OS X: Force-Quit the Active Program Quickly

We've all experienced the pain of a locked-up program. The beach ball spins and spins, and you begin to question the integrity of your computer along with your will to live.

There are quite a few ways to stop an application that's not doing what it's supposed to if you can't access the normal Quit command. For example, you can click on the Apple Menu and choose Force Quit (or press Option-Command-Escape), and then pick your misbehaving child from the box that appears.

Select the Force Quit or Relaunch button there, and you're good to go.

If you prefer, you can also open Applications > Utilities > Activity Monitor, select the offending program, and click on the Quit Process button.

This is useful if your locked-up program isn't shown in the dialog box pictured above. When you've gotta stop something that's running in the background, like Snapz Pro X, LogMeIn, or Dropbox, this is a good way to do it.

It's also possible to force-quit a program from the Terminal (using the kill command) or by right-clicking on its Dock icon and holding down the Option key—really, it's like Apple provided us with more ways to force-quit programs than open them!

If you're running OS X 10.5 or later, though, the absolute easiest way to do it is to remember one simple keyboard command—Option-Shift-Command-Escape, which just adds the Shift key to the familiar force-quit shortcut mentioned above. If you press and hold that combo for three seconds, you'll force-quit your active program, which is whatever name is showing in the upper-left of your screen. Your Mac won't ask you for permission or confirmation, either—it'll just do it.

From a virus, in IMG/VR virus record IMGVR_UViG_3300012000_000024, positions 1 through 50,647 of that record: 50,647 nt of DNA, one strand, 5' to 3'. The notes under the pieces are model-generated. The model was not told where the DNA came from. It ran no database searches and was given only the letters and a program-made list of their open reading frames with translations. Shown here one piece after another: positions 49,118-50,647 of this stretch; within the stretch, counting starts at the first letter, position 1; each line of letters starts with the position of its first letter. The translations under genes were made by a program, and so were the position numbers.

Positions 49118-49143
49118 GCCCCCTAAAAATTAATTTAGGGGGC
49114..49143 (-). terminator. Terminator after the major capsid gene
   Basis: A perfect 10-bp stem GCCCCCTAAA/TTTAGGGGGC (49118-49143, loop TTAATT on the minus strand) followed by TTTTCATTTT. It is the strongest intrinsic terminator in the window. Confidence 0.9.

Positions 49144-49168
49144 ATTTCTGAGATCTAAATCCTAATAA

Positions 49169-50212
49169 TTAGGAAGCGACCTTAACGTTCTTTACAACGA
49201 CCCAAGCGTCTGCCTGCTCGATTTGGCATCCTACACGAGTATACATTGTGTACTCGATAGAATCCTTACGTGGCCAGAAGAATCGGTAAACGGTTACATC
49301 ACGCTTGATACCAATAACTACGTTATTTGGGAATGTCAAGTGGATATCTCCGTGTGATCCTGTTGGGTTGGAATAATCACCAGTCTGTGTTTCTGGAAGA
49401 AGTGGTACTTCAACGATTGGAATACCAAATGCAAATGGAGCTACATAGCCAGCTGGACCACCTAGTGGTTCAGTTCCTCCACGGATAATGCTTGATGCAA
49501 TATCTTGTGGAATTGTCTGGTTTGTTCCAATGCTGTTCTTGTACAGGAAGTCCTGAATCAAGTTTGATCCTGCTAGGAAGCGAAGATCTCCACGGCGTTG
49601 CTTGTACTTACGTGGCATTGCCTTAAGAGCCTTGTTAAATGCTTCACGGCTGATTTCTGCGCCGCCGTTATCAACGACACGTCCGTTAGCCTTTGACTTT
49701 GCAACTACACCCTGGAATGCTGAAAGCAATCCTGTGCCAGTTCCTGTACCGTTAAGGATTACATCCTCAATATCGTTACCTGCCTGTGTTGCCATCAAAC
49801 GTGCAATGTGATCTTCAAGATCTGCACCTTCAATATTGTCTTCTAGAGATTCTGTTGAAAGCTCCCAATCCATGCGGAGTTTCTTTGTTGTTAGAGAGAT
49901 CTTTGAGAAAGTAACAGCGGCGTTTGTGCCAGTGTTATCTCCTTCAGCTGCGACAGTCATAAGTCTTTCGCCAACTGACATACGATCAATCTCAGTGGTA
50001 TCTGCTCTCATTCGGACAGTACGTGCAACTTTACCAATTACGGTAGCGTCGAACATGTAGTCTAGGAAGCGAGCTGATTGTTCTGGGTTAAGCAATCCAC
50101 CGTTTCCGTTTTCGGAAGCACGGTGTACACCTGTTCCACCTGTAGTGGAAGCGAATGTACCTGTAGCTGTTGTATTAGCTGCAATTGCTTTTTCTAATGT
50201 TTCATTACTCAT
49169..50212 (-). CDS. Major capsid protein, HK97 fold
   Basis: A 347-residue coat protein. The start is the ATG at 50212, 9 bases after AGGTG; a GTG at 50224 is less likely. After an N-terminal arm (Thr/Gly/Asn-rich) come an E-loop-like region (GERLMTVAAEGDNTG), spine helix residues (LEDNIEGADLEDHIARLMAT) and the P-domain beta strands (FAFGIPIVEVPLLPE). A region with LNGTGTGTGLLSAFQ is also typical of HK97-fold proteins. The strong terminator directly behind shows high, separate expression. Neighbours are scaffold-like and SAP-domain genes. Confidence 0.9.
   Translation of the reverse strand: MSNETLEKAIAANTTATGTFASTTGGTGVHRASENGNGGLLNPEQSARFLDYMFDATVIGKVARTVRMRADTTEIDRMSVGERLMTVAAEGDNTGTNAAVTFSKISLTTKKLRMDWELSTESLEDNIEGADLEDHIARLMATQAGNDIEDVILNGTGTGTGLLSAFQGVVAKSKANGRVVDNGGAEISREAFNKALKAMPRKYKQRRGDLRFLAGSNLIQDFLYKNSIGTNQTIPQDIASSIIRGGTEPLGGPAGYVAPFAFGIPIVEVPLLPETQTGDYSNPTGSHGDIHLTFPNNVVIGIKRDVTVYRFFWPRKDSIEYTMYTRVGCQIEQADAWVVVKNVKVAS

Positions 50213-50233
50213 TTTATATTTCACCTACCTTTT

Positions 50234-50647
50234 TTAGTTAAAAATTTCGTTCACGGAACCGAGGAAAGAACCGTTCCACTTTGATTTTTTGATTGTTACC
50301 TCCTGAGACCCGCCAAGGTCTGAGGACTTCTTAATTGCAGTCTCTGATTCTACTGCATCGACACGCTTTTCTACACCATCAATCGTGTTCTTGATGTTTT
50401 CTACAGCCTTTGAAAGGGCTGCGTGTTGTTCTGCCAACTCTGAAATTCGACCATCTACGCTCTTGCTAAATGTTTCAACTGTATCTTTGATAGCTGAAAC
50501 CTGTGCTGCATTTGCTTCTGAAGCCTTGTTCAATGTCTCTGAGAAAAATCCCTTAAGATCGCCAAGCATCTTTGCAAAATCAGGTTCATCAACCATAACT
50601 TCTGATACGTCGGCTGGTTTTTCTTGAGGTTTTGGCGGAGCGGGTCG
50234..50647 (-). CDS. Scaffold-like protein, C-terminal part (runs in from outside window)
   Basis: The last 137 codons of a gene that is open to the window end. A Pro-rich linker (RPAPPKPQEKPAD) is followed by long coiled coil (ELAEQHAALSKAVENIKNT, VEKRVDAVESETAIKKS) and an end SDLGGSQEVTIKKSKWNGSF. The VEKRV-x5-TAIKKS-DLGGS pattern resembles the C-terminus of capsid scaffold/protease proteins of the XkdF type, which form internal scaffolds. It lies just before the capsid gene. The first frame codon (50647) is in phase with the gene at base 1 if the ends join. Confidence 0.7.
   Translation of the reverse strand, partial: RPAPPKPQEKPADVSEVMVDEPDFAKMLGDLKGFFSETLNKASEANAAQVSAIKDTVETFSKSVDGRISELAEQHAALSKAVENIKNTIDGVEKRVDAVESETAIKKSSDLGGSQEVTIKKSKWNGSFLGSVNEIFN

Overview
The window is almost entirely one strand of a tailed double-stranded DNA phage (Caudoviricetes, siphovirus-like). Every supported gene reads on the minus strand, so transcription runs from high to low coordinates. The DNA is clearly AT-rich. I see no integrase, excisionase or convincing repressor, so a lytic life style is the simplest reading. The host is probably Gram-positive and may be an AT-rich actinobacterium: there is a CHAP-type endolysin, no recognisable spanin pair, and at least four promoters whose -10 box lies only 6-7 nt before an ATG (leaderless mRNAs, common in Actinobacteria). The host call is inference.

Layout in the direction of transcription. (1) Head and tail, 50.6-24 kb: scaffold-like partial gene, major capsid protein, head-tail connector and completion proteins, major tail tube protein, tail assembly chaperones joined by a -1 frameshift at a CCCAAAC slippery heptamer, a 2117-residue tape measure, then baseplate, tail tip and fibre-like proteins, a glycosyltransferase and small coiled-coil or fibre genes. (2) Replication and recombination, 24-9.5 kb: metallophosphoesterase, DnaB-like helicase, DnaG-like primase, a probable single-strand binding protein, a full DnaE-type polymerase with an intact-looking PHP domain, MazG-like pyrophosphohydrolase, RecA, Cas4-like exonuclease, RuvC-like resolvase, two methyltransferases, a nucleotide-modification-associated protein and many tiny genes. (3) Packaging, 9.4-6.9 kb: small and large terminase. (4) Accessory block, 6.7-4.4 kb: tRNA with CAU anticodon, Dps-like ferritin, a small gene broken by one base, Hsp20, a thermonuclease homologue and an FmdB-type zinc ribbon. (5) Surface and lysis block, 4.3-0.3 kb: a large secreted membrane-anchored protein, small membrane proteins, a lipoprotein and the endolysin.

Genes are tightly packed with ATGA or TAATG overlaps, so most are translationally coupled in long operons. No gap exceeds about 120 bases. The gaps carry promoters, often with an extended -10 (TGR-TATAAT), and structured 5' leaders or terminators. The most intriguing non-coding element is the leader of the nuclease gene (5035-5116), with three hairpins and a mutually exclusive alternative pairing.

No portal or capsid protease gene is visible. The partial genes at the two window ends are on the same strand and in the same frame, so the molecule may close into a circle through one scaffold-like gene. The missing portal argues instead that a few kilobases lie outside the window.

You'll see this command listed if you hold down the Shift key while you've got the Apple Menu open; Force Quit will switch to Force Quit [name of active program]. Neat, huh? You can even use this to quickly relaunch the Finder if that's what has locked up on you.

Don't get all force-quit happy unless you have to, though. You should only invoke this powerful feature when you just can't get a program to respond. One consequence of using this willy-nilly is that you may lose any data you were working on in that application, which just ain't cool. So be careful, kiddos.